Lessons from a Winter Walk

It was a cold morning, the Berkshire temperature hovering in the low teens. I had decided to take my usual morning winter walk despite the cold, and was striding briskly back from the gate on Kripalu’s East Drive, blowing into my hands to keep them warm. From somewhere on the hill to my right, I heard the familiar rat-a-tat-tat of a woodpecker. I stopped and looked up, but couldn’t find the bird among the pine trees. I kept walking, aiming for the path that led up the hill toward Swami Kripalu’s Meditation Garden.

The pecking sounds grew louder. I walked up the rise and paused again, looking skyward. The sound seemed very close, and I followed the outlines of the nearby tree trunks, sure I’d find the bird, but still had no luck. As I brought my gaze down, movement caught my attention, and there on a tree not 10 feet from where I stood was a pileated woodpecker furiously enlarging a hole in the trunk about four feet above the ground.

Rap, rap, rap. Its big head hammered the strong beak home three times before it paused to toss a splinter out of the hole. Rap, rap. It tossed another wood chip to the ground. I was mesmerized. Pileated woodpeckers are usually shy birds. A little bigger than a crow, they often scoot around the back side of a trunk in order to remain invisible to prying human eyes. This one was so intently thwacking the tree that it seemed not to notice me at all.

Only a half-hour removed from a long meditation session in which I’d sat with the truth of the moment, as best I could, my practice came back to me as I watched the bright red head of the woodpecker pounding away at the tree. All my senses were awake, alive, and focused. I let myself receive the experience fully, the bird’s sleek black body, its claws gripping tree bark, the cold, hard ground beneath my feet, the wind sighing in the pine boughs. I gave the moment over to the Infinite, allowing my particular experience to inform and delight the whole.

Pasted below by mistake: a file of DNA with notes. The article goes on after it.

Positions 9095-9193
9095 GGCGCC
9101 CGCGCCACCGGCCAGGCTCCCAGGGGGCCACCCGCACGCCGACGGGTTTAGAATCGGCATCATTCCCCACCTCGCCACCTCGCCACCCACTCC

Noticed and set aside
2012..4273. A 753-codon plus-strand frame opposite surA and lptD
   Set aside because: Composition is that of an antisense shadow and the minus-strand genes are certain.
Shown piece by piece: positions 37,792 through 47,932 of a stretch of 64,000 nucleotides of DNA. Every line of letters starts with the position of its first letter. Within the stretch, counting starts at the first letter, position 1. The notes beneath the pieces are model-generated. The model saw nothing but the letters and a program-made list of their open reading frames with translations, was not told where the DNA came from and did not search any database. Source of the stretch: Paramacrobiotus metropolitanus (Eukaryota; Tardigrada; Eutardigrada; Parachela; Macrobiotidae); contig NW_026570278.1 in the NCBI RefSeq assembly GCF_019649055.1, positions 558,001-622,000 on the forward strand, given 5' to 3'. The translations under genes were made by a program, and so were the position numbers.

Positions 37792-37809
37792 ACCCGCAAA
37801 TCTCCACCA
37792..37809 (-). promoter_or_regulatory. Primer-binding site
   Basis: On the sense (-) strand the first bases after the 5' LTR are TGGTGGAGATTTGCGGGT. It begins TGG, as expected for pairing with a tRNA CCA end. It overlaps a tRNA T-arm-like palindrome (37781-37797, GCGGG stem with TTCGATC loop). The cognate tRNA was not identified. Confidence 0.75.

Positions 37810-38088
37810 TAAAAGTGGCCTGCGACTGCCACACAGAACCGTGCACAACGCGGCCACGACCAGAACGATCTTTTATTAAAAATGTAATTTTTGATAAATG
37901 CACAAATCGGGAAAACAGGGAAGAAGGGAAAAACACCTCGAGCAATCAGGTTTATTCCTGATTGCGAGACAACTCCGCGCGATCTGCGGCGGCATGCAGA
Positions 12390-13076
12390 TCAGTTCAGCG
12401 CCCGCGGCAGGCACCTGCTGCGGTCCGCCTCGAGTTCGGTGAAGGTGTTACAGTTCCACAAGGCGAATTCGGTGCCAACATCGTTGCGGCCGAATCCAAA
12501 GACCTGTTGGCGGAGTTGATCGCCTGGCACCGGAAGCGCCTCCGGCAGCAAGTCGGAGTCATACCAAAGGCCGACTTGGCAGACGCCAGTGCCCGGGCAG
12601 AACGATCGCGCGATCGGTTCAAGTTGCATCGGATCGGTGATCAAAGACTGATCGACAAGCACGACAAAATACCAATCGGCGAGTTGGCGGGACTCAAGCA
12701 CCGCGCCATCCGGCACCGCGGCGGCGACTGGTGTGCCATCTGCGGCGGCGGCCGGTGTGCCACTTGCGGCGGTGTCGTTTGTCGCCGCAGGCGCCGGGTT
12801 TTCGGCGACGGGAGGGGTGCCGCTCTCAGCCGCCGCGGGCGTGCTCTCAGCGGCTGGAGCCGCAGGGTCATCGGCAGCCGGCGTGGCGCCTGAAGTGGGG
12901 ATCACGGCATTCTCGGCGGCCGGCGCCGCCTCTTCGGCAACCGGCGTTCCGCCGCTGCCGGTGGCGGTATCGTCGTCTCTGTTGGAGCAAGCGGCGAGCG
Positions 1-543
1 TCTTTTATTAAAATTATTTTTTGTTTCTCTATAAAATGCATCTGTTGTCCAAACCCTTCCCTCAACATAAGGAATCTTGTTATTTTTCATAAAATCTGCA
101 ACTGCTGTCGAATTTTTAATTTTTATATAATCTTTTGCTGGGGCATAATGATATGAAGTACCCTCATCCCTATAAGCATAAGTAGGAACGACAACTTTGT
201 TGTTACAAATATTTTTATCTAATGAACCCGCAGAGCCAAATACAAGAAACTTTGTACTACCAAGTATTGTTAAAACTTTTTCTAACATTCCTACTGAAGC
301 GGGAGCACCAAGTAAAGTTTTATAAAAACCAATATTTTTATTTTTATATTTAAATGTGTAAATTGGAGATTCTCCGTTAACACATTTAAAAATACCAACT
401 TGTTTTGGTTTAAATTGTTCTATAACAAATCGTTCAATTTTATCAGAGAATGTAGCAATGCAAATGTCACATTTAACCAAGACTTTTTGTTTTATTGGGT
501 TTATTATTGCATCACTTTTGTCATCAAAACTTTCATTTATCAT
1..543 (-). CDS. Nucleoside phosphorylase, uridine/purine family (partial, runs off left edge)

With no advance warning and no effort or intent on my part, my view abruptly widened. It was suddenly clear to me that I wasn’t the only sentient being whose experience informed the whole. The woodpecker contributed how it was to pound its beak against the tree, gouge the hole in the trunk, and find bugs to eat with obvious relish. The tree transmitted just what it was like to be bored into by that sharp, hard beak. The bugs gave back to the whole their experience of being uncovered, discovered, and eaten.

My definition of “sentient” shifted to include the frozen ground, which informed the Infinite of what it was like to have wood splinters strewn upon it, roots growing through it, and my two feet standing motionless on its surface. Beneath the soil, bedrock offered its experience of holding up the weight of dirt, and trees, and me. On and on it went, wherever my eyes fell. Bushes, blue sky, clouds, frozen lake, and nearby stream—they all enriched the whole, each piece clearly part of the same matrix.

At no time did I lose the sense of who I was. I was this one, witnessing the woodpecker and sensing the connection between the world of form and the realm of formless receptivity. But while I was this woman, with cold hands and a bird-lover’s fascination with the scene playing out before me, I was also directly experiencing my connection to the whole. Unique and universal, yet part of something infinitely vast and free.

The words “holy moment” popped into my head, and it was that, but it was also remarkably mundane. A pileated woodpecker caught in the act of catching bugs. I took a deep breath. It was time to move on. I was just below the big bell that hangs at the entrance to Swami Kripalu’s Meditation Garden―a bell I rang every morning as part of my walking meditation.

“I’m going up those steps,” I told the bird, out loud, my voice interrupting the morning stillness. “I’m going to walk up the steps, and ring the bell, and then I’m going to keep walking. I’m not a threat. You don’t have to fly.”

The woodpecker never stopped its rat-a-tat-tatting. I took one step, and then another. The bird didn’t look up. I walked to the bell, took hold of the clapper, and clanged it loudly. The bird didn’t budge. “Thank you,” I said, to the woodpecker and the tree, to the bugs, the ground, the bedrock, sky, and blowing wind. Not one of them replied. I walked home through the frozen woods, still hearing the tapping of beak on trunk, still dumbstruck with the wonder of interconnectedness, oneness, part, and whole.

© Kripalu Center for Yoga & Health. All rights reserved. To request permission to reprint, please e-mail editor@kripalu.org.

Danna Faulds, author of seven poetry books and the memoir Into the Heart of Yoga: One Woman's Journey, is a long-term Kripalu Yoga practitioner.

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